Laura Ingalls
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Re: Portfolio evaluation and correcting for the wealth effect

Post by Laura Ingalls »

Isn’t the sequence of returns the real enemy as opposed to the wealth effect?

We “declared” ourselves FI ~six years ago. The market was at all time highs then. Net worth has increased ~65% since then. I don’t know the timing and depth of the next bear cycle but I am a realist and know it will happen sooner or later. But I also know that an almost 40% pull back to be back to 2014 levels.

If 40% less money was enough then it should be enough now, as I am six years closer to my eventual death regardless of when it ultimately occurs. The same logic applies to the financial aspects of child rearing. Two kids with an average age of 16,5 should require fewer financial resources than two kids with an average age of 10.5.

ertyu
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Re: Portfolio evaluation and correcting for the wealth effect

Post by ertyu »

Laura: The wealth effect is, you think you're richer than you are, so you spend more than you can actually afford because your brokerage account balance says you can. Thus correcting for the wealth effect would be, "the number here might say 100k, but in actuality, it is 58k and I should spend accordingly. I imagine that's the point of this exercise.

Other than that, yes: it is sequence of returns/initial amount

IlliniDave
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Re: Portfolio evaluation and correcting for the wealth effect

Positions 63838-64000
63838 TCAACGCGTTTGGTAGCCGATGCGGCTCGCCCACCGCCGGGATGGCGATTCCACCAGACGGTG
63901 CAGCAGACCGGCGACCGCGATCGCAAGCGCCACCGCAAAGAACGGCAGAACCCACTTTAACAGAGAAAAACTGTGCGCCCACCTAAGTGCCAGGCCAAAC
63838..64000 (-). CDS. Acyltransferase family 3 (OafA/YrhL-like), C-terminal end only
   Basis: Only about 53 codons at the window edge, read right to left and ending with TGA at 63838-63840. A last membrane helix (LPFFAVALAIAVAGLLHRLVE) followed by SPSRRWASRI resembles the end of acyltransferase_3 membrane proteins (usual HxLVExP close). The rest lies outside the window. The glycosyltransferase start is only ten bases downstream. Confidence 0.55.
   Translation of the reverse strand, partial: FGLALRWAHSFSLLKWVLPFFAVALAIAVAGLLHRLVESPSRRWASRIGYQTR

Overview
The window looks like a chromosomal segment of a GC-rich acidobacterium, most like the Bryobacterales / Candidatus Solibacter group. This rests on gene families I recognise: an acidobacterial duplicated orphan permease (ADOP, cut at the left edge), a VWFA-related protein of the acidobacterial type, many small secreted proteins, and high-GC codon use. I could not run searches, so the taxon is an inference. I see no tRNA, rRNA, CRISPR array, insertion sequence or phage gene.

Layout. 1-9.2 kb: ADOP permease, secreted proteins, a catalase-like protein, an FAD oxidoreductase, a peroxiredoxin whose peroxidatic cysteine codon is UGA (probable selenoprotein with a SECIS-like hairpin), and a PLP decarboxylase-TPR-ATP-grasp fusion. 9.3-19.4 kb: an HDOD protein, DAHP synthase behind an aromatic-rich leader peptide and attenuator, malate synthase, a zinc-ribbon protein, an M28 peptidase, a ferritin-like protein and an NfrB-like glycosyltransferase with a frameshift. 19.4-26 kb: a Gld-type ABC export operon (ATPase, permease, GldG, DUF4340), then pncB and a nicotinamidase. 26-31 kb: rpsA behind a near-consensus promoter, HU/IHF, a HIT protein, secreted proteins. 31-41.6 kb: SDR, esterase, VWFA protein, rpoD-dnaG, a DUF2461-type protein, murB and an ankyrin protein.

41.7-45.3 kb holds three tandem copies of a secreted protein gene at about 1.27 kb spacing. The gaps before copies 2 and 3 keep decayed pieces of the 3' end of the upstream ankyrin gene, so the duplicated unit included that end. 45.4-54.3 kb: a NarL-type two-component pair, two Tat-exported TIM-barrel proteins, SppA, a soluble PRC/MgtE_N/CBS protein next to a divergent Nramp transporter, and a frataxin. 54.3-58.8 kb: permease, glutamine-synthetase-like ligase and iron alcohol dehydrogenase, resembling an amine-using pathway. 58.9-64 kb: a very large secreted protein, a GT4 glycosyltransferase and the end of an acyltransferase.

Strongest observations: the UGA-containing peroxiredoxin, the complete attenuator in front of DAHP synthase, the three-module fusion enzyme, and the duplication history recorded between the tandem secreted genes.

Post by IlliniDave »

I was thinking about this a little bit overnight. I think the main reason I maintain a set of sorta conservative metrics is really to create a shock absorber for myself--if I wake up one morning with a 50% haircut I've at least played through the scenario mentally. Besides anticipating muted returns and looking at substantially reduced initial balances I have a collection of scenarios that I can toggle through, some of which will heap additional misery onto the pile. I'm kind of a Jurassic specimen in the sense that I'm expecting a modest little retirement annuity and being US-based, SS, so in a future that plays out on the benign side I'm only partly dependent on the stash for a window of time, at least for basic lifestyle maintenance.

A few days ago in a different thread I was discussing what amounts to the wealth effect with some folks. In 2019 I was guilty of pulling forward some optional lifestyle expenses (optional, but important to me). It's quite possible that subconsciously I had fallen prey to the wealth effect. In the front of my mind it was a matter of an opportunity appearing that I had prepared for. The spending was relatively minor, on the order of 0.5% of financial assets at market value, but it wouldn't be hard to create a hypothetical scenario where that 0.5% would matter. An alternate view is that by evoking the fungibility of money principle, and the fact that it would take a near-doomsday scenario for the 0.5% to matter, and that barring that doomsday the purchases were going to be made anyway; I'd basically engaged in a little market-timing and "sold high" to fund the purchases. That rationale is a little hollow-sounding to my ears, but it's not completely ridiculous.